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Tuesday, October 20, 2009

Medical Marijuana and Assisted Suicide

Lawyers love precedent and a new and potentially dangerous precedent has been set. Yesterday the Justice Department released a far reaching directive. In the fourteen states that make allowances for the use of medical marijuana federal prosecutors will not prosecute patients and distributors that are in clear and unambiguous compliance with state laws. This new stance on the use of medical marijuana makes sense. Surely people with a demonstrated medical need should be permitted to use marijuana. Clinical studies have proved that the use of marijuana is useful treating the symptoms for a number of medical conditions. More generally, why marijuana is illegal is a mystery to me. Marijuana is part of American culture as much as alcohol use. I don't see anyone suggesting beer should be made illegal. I for one one would like to see marijuana legalized and taxed as heavily as alcohol and cigarettes. But this post is less about marijuana use than it is about politics and the law.

The Justice Department directive is a political statement by the Obama administration--one that cuts in different directions. This decision is the latest in a string of decisions designed to reverse the Bush conservative agenda. As expected, former Bush administrators are not happy. For instance, Lamar Smith of Texas believes the new position on medical marijuana will weaken drug enforcement. Oh, please! Has Mr. Smith been to a college campus recently where the use of marijuana is as common as drinking beer and has been for almost 40 years. Has Mr. Smith been to a high-school recently where marijuana use is equally common. What is of interest beyond archetypical comments such as those that come from Mr. Smith or at the other end of the spectrum the American Civil Liberties Union is that the medical use of marijuana crosses ideological lines. Liberals are delighted medical marijuana use has become easier and patients less likely to be prosecuted. Conservatives, while unhappy about medical marijuana, are delighted that the Obama administration could be perceived as taking a states rights approach. Conservatives love deferring to a state's rights stance.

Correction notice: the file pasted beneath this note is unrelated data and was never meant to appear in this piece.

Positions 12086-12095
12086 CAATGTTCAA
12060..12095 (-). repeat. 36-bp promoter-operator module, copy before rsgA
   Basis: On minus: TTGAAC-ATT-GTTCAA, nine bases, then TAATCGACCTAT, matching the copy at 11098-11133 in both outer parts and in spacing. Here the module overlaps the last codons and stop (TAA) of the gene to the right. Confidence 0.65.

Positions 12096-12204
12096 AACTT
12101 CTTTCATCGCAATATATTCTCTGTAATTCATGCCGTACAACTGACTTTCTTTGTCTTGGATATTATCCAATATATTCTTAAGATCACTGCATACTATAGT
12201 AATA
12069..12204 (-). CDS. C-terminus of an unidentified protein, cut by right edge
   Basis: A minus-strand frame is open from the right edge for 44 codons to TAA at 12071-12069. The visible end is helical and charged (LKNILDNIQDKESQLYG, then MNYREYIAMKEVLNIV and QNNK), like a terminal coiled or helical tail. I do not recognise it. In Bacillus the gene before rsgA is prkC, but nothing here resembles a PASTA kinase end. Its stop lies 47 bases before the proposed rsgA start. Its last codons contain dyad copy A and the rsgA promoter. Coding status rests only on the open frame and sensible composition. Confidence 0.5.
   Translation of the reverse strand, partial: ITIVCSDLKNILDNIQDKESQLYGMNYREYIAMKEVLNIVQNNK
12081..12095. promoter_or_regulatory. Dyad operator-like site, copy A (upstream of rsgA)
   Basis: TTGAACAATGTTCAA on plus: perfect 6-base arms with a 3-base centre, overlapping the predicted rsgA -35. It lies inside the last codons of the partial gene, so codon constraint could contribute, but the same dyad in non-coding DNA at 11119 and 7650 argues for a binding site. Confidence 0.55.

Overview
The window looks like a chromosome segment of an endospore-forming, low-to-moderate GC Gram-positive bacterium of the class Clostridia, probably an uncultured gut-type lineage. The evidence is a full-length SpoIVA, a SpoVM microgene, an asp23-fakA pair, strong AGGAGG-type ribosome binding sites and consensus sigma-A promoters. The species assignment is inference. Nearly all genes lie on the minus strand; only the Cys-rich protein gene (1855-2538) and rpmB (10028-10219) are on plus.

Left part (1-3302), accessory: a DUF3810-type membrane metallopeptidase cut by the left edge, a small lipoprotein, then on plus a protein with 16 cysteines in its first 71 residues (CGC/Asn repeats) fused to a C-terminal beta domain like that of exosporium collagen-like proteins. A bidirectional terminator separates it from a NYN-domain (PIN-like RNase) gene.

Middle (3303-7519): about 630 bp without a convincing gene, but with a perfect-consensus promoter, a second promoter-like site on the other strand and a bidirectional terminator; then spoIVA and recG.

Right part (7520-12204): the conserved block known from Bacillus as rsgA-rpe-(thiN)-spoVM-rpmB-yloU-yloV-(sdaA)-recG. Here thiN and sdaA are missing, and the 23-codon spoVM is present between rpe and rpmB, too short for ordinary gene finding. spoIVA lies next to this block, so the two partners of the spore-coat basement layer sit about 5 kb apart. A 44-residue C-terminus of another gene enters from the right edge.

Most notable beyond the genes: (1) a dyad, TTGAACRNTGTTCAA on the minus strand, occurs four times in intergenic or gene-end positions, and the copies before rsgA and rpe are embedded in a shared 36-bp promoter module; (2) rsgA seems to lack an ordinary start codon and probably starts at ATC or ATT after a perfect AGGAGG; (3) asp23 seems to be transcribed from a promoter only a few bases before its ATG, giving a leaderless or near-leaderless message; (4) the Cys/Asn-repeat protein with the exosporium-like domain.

The states right stance is why I am worried about the larger implications of the Justice Department directive on marijuana use. The Justice Department has provided guidelines and given specific examples of under what circumstances people will be prosecuted. This sounds very close to what was just decided in Britain by the Crown Protective Service with regard to assisted
suicide. When I combine this with assisted suicide as it is being debated by the court in Montana a precedent has been set. While the law may state one thing, prosecution is not likely. In the case of medical marijuana its use has been proven successful in cities like Seattle. Thus it is no surprise that Obama listened to Richard Gil Kerlikoske, former police chief of Seattle now a top drug advisor in the administration. Since Obama has a penchant for making decisions that are designed to please different constituencies could a case be made to let states decide the legality of assisted suicide. This seems to be the growing trend. The medical use of marijuana has popular support nationwide and in some states assisted suicide not only has popular support but has been made legal. Could the legalization of assisted suicide in Washington and Oregon yield the same results that the legalization of medical marijuana has had. In 1996 California was the first state to make the use of medical marijuana legal. Today, fourteen states have passed similar laws. I hate to be alarmist but it seems to me that at first glance most think yes, assisted makes sense. If we can euthanasia a dog why can't we end a person's suffering at the end of their life as well. This is a great sound bite but scratch the surface of the assisted suicide debate and a very different reality emerges. Those that take advantage of assisted suicide are often not terminally ill. Think Daniel James who I have written about many times. While I may value my life, I know others do not. I am not alone. Far too many Peter Singer's of the world are willing to end the the lives of those that are perceived to lack value. Assisted suicide is a step toward eliminating, killing, those we do not value.

1 comment:

Jeff Edwards said...

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